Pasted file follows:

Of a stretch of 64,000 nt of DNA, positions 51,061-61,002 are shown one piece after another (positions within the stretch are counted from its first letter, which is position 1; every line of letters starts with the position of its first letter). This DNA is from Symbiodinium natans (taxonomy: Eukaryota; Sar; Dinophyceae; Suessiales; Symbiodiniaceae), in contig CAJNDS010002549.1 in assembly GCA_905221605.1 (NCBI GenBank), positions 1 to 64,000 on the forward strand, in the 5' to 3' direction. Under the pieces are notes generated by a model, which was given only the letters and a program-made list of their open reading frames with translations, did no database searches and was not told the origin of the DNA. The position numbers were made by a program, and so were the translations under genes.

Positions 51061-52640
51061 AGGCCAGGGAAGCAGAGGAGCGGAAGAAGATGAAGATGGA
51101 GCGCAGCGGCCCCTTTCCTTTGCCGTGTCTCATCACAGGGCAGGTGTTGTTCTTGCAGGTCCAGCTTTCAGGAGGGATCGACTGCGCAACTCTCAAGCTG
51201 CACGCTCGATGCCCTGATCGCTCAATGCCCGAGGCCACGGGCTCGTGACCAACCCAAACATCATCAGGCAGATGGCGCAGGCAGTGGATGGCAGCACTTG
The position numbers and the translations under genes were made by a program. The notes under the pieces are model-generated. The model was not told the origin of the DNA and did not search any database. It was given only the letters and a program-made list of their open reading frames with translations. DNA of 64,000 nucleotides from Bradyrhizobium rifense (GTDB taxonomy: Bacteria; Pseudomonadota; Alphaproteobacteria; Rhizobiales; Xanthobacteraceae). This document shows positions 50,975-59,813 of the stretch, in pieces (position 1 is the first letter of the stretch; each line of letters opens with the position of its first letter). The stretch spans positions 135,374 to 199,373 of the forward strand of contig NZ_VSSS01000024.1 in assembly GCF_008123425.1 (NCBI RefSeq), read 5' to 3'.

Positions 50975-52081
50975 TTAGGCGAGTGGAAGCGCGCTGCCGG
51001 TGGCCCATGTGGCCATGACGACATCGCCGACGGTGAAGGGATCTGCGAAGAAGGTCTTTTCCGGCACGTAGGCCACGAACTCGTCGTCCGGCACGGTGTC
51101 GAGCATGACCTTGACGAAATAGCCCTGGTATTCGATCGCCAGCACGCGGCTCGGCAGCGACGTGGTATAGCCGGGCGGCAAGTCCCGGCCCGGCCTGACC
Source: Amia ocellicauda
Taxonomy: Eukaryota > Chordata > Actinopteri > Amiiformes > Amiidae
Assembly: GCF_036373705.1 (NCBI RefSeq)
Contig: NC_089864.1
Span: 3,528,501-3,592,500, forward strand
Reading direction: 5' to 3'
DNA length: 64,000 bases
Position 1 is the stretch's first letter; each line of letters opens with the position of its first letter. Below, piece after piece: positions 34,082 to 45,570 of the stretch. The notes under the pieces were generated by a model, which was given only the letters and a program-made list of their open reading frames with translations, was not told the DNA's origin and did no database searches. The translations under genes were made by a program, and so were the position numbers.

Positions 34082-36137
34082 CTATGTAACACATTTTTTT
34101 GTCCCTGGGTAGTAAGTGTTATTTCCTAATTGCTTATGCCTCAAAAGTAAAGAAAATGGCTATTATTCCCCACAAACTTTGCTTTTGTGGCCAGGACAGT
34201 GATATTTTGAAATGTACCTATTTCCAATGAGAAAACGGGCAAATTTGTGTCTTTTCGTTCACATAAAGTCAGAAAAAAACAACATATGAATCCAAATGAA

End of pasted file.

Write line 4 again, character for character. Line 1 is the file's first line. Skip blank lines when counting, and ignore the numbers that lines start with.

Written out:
51101 GCGCAGCGGCCCCTTTCCTTTGCCGTGTCTCATCACAGGGCAGGTGTTGTTCTTGCAGGTCCAGCTTTCAGGAGGGATCGACTGCGCAACTCTCAAGCTG